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In the early part of his life, John Donne wrote poetry about love—he was, in fact, a partier and a womanizer. However, as he grew older—and perhaps because of his marriage and his growing faith—his poetry became more religious in nature. In his later years, he created work very much different than of his younger years.
For the enormously complex and vexed John Donne… life was love—the love of women in his early life, then the love of his wife (Ann More), and finally the love of God.
In Donne's Holy Sonnet 6, the theme is very religious, addressing specifically his death, his separation—body from soul, his fear of God, and his hope that when he died, his sins would remain earthbound, as would his flesh and "the devil."
He refers to his life as a play; and he is approaching the "final scene." He is finishing his pilgrimage, and the end of his life approaches. He personifies death, describing how eagerly (hungrily) it will break apart his body and soul:
And gluttonous Death will instantly unjoint
My body and soul...
Donne believes he will then sleep for a while; but when he wakes, he will come face to face with God, who puts fear into every part of him—so that his body shakes:
But my ever-waking part shall see that face,
Whose fear already shakes my every joint.
As his soul flies up to heaven, his physical, "earth-born" body will remain below, and the author hopes that his sins will also remain—though without salvation, they would "press me to hell." He hopes that God will grant him righteousness and "purge" him of evil—and he will leave all behind...
...the world, the flesh, the devil.
Donne's Holy Sonnet 13 also has a religious theme, but it concentrates now as a warning of sorts. He asks the sobering question, What if the world was going to end tonight?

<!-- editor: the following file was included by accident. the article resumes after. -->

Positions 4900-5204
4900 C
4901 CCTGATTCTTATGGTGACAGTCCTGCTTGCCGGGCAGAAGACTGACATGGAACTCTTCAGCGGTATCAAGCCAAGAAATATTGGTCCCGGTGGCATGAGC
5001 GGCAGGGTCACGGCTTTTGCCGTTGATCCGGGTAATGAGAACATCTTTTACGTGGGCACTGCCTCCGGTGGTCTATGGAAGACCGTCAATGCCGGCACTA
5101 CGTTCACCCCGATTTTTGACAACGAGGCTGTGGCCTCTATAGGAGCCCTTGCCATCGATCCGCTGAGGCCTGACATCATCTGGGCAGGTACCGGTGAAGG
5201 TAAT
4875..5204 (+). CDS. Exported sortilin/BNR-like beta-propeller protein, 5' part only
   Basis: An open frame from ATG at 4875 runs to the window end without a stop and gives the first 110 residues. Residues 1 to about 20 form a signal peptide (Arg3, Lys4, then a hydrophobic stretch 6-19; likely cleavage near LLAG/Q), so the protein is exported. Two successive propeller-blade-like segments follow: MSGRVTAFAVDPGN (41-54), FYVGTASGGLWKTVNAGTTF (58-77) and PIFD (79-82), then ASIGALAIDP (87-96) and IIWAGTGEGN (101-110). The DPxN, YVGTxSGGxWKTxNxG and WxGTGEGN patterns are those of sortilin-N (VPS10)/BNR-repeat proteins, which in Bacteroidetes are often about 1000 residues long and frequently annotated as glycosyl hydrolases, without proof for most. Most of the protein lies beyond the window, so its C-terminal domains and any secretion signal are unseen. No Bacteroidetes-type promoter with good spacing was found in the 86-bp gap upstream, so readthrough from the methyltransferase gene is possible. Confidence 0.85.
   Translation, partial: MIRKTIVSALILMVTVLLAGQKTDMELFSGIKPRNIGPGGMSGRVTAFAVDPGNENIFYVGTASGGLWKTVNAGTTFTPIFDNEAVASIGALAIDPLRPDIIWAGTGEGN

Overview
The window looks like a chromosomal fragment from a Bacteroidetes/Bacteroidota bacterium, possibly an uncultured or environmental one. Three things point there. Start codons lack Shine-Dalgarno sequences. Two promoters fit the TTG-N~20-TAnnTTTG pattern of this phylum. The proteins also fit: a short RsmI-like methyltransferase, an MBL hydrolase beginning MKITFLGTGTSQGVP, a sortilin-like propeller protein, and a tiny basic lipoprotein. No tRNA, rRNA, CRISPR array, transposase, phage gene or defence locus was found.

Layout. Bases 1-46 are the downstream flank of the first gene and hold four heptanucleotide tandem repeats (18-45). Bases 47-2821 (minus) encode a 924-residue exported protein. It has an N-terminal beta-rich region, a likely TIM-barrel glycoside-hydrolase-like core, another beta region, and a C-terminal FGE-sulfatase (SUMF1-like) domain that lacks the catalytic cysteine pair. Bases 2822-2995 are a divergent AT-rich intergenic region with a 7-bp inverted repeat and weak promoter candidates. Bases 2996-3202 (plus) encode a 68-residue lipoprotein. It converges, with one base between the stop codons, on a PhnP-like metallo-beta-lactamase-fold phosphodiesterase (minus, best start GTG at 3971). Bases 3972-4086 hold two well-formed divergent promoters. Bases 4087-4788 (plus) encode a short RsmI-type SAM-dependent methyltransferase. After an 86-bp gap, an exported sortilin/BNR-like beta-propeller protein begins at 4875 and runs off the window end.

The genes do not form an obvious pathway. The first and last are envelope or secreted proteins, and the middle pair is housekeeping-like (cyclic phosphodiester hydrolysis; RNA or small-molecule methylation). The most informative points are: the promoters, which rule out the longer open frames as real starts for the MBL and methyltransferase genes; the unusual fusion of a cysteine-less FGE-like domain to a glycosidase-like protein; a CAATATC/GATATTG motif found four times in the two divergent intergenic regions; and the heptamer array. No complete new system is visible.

What if this present were the world's last night?
He then addresses his heart, telling it to take note of its place in God's will: he considers the "picture of Christ crucified," and wonders if his Lord's face can frighten him. Christ's tears block out the light of glory. Blood from the crown of thorns fills the frown lines on Christ's face.
Tears in His eyes quench the amazing light;
Blood fills his frowns, which from His pierced head fell...
The poet wonders then if his Savior's tongue could send his soul to hell...when it was the same tongue that called for forgiveness for those who crucified him—alluding to "Father, forgive them, for they know not what they do" (Luke 23:34, ESV):
And can that tongue adjudge thee unto hell,
Which pray'd forgiveness for His foes' fierce spite?
But then the poet recalls—when he worshipped ("idolatry") worldly things. In the days before he became a devout believer, he would tell his mistresses that there was nothing wrong with beauty, even though it was called "foulness"—for it was simply someone's judgment or a label—words without substance. But the poet then addresses his soul again, with a change of heart—for he is no longer the man speaking to a mistress, in an existence that lived only for pleasure. He now sees those words through converted eyes: his faith is such that he sees his old life as one filled with mistakes that he cannot countenance (tolerate) now: he declares that wicked spirits may be made to look horrid, but that beauty can also hide a piteous ("pathetic") mind.
Donne's early worship of beauty never understood that wickedness might lie within, but he understands much more now.
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